We’ve all likely seen the Depression-era images of desperate train-hoppers riding America’s rails in search of jobs. The novelty of six recent arrests demonstrates that we’re obviously less accustomed to 20-somethings illegally trespassing on trains in search of aimless adventure.
Railroad companies are familiar with both, which is why they vigorously ferret out, arrest and prosecute train-hoppers – including the six who were caught March 16 by CSX Railroad police when the train on which they’d stowed away stopped briefly in Grovetown while en route from Atlanta to Savannah.
Plenty of people in the community have been dismissive of the charges against the six modern-day hoboes, even expressing their own fantasies about a vagabond lifestyle. Certainly, the idea of freely roaming the country flashes across everyone’s minds occasionally, especially when it’s sunny outside and job duties keep the daydreamer chained to a desk.
But those flights of fancy give way to the reality that 442 pedestrians were killed on train property last year alone. With those kinds of numbers, rail companies aren’t going to be lenient with train-hoppers. In our hyper-litigious society, surely no one rationally believes the railroads should simply look the other way as people sneak aboard freight trains for a free ride – one that might leave the stowaway dead or locked inside a car for days on end.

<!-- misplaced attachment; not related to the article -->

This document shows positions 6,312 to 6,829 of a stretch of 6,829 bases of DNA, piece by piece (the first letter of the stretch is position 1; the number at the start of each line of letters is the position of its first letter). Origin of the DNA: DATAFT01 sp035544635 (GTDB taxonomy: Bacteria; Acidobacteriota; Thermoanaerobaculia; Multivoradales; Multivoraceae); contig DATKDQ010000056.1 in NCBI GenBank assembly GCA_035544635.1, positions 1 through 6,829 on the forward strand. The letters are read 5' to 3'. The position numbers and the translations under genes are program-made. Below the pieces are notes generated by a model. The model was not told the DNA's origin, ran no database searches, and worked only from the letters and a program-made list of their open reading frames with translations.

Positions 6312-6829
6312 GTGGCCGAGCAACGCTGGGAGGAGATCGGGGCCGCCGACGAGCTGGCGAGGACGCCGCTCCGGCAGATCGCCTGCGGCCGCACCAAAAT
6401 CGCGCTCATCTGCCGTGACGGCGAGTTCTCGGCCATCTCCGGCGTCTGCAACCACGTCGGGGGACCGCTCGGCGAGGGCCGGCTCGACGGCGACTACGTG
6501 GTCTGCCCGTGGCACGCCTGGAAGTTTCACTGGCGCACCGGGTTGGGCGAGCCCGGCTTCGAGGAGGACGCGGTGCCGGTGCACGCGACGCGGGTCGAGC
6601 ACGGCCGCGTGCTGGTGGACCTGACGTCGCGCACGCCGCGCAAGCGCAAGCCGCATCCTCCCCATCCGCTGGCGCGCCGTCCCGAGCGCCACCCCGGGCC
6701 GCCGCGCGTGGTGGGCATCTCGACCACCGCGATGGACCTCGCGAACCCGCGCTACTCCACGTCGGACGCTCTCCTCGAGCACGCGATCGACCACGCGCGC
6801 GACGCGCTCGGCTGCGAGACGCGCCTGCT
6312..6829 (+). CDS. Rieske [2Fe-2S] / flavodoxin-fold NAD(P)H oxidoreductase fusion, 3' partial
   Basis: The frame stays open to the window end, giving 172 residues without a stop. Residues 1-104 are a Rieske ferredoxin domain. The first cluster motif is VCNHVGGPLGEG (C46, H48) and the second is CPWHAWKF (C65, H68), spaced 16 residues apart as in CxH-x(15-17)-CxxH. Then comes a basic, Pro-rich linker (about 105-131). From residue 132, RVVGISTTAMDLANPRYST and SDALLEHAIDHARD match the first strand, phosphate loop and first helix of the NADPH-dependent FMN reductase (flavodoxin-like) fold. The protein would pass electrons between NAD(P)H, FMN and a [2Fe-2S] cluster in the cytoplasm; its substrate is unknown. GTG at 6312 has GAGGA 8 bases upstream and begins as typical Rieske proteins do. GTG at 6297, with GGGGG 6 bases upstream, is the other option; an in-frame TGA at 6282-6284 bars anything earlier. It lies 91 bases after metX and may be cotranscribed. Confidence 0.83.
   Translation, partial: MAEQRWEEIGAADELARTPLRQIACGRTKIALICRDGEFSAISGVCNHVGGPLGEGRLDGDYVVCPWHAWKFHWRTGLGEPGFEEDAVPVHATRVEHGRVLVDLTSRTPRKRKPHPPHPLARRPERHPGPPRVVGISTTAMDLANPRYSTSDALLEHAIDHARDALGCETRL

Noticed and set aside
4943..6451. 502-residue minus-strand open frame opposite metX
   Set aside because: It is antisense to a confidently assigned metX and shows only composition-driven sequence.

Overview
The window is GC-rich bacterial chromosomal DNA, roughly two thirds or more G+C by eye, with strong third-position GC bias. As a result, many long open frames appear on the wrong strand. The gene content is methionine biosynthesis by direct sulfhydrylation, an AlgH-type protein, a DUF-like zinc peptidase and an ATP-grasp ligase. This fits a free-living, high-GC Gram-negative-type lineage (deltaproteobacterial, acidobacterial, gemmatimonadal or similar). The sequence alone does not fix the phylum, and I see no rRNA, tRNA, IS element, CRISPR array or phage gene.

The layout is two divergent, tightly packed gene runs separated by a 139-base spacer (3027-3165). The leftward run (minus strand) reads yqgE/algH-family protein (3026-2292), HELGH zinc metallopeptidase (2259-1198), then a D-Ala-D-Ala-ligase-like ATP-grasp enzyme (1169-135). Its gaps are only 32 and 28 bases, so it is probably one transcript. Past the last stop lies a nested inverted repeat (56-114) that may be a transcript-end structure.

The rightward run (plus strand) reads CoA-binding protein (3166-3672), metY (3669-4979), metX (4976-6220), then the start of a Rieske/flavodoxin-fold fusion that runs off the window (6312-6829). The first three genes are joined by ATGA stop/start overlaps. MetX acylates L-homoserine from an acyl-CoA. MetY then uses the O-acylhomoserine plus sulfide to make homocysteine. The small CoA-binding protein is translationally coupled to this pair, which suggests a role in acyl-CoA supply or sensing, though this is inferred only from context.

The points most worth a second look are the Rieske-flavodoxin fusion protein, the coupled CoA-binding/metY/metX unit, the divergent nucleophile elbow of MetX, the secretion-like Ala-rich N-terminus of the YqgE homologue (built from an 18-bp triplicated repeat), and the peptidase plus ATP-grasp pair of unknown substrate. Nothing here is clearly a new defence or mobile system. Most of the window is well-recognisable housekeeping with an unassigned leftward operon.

Having said all that, 38 days in jail seems like a somewhat hefty price to pay for what amounts to trespassing. The six arrested in Grovetown don’t appear to have the means to post their $1,100 bonds, and will have to sit in jail until their April 23 court date.
Still, four of them are even more fortunate that they were caught in Columbia County, where a compassionate manager of the county’s Animal Services is looking after their pets until the owners are released.
Without human intervention, it’s entirely possible that all four dogs could have been released to adoption or even euthanized while their owners continue to enjoy the taxpayer-funded hospitality at the Columbia County Detention Center. The owners’ actions endangered not only themselves, but their pets, too.
It probably won’t happen, but we wouldn’t object to turning them loose (at least, the ones without scary criminal records) with time served – right after they spend a few days of community service cleaning up the county’s kennels.